Like so many of us, I have spent the last few months worrying.  I have been very worried about my law students’ physical and mental well-being.  As a parent, I’m losing sleep over concerns for my high-school and college-aged children.  But for the last two weeks especially, I have been incredibly anxious about the lack of justice in our country.

As a teen, I loved the statement, “if you want peace, work for justice.”  I did not know then the phrase has roots in Christianity, Islam, and Judaism, but I knew it made sense.  See, e.g., Ronald C. Smith, If You Want Peace, Work for Justice, 16 Crim. Just. 1, 2 (ABA Fall, 2001) (using the phrase to call for justice after 9/11 and discussing the role of the criminal justice bar in ensuring freedoms and liberties to bring peace); Samuel J. Levine, The Broad Life of the Jewish Lawyer: Integrating Spirituality, Scholarship and Profession, 27 Tex. Tech L. Rev. 1199, 1206-09 (1996).  To me, one small way we can all start to make changes for more justice is by being more intentional in discussing bias in our writing, practice, and teaching.

As appellate lawyers, we often have a good overview of problems in the trial court, and sometimes we can see racism and bias as well.  While we cannot present something beyond the record in a brief, we can do better at discussing what the record supports, and in having painful conversations with our trial counsel and clients.  Our courts have been increasingly willing to discuss bias, and one recently stressed the need to take “teachable moments” to end bias.  See Briganti v. Chow, 42 Cal. App. 4th 504, 510-13 (2019); Debra Cassens Weiss, “Appeals court sees lawyer’s reference to ‘attractive’ judge in brief as a ‘teachable moment’ on sexism,” http://www.abajournal.com/news/article/appeals-court-sees-lawyers-reference-to-attractive-judge-in-brief-as-a-teachable-moment-on-sexism (Nov. 27, 2019).   We too should advocate for professionalism, and against bias, in our practice.  Of course, this is easier said than done, and our obligation is to our client, but if we start more conversations about what happened at trial and seize more opportunities to start a dialogue on professionalism, we will be working for justice.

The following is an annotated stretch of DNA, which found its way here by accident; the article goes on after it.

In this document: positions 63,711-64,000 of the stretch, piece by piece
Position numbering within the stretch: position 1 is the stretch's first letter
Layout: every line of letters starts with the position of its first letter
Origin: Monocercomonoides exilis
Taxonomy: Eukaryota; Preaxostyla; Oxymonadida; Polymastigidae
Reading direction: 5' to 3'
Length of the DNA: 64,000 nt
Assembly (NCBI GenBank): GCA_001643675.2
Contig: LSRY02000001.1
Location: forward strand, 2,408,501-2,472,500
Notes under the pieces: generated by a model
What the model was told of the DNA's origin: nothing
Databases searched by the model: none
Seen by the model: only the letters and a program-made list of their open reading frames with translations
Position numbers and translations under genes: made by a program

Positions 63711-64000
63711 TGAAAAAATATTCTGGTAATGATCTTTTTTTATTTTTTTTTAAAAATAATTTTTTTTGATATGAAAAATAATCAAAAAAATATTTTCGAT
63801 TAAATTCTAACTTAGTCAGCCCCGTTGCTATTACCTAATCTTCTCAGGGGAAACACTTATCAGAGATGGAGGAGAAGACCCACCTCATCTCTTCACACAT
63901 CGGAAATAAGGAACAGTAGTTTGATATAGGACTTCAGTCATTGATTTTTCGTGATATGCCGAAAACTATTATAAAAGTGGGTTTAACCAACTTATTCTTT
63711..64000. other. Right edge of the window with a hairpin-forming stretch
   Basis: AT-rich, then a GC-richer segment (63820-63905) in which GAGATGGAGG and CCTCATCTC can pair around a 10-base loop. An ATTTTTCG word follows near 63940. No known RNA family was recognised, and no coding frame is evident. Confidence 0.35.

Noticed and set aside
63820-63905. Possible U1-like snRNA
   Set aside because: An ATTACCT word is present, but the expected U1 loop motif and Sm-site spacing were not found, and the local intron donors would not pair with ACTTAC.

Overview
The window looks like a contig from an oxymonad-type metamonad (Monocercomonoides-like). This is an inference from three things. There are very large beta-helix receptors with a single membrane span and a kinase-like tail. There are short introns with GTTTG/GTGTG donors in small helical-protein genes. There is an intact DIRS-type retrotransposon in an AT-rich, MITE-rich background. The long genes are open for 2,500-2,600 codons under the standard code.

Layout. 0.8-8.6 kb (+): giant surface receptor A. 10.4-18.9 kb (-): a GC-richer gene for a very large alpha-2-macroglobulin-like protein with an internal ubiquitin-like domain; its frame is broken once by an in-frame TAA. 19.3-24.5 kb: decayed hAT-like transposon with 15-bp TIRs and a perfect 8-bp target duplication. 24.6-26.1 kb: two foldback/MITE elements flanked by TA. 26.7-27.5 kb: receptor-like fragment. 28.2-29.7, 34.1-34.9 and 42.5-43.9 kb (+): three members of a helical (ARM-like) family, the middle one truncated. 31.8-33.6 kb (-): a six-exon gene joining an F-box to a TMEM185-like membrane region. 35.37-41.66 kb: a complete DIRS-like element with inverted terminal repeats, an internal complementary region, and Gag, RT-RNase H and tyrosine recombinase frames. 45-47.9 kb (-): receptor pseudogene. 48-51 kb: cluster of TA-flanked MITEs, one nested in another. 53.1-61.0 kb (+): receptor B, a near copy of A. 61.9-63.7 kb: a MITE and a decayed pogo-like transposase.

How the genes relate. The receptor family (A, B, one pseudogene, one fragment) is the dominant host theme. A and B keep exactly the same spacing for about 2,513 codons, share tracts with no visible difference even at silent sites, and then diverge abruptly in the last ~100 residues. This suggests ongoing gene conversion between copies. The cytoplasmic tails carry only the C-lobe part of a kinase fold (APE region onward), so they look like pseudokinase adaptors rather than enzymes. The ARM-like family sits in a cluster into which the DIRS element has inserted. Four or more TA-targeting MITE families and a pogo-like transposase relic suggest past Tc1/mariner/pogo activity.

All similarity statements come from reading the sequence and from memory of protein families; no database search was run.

Moreover, as legal writing teachers, we have great opportunities to include discussions of racism in our work.  In doing so, we need not stray from our “assigned” role as writing teachers, since we also have an obligation to teach ethical practice as part of legal writing and analysis.  In fact, we already stress important topics of professionalism in myriad ways.  For example, many of us use cases on disbarment when we teach case briefing, and discuss the results of missed deadlines or failure to follow court rules as part of our teaching for memos and briefs.  Additionally, I used problems on curing attorney errors for my trial brief problems for years.  Now, we can include cases leading to discussions of bias as well.  Using problems based in some legal areas, like Fourth Amendment pretextual stops and Title VII discrimination, will easily lead to discussions of racism and how writers and lawyers can address injustice.  Using problems based in other substantive areas, like false imprisonment or real property, can create wonderful openings for discussing implicit bias and raising awareness, all while teaching crucial legal analysis and writing skills.  I am not suggesting professors should or should not share their own views in these discussions, I am just noting a discussion of bias in the law and legal profession is a logical and important part of the ethical issues we already teach.

As Ronald Smith said of working for justice to bring peace:  “think of another saying, ‘It is better to light one candle than to curse the darkness.’ [When] we seek justice each of us lights candles, [and] light[s] the way for others to see how they . . . can light candles and work for justice, too.”   Smith, If You Want Peace, Work for Justice, 16 Crim. Just. at 3.

I wish you all good health and less worry, with hopes for a more just future.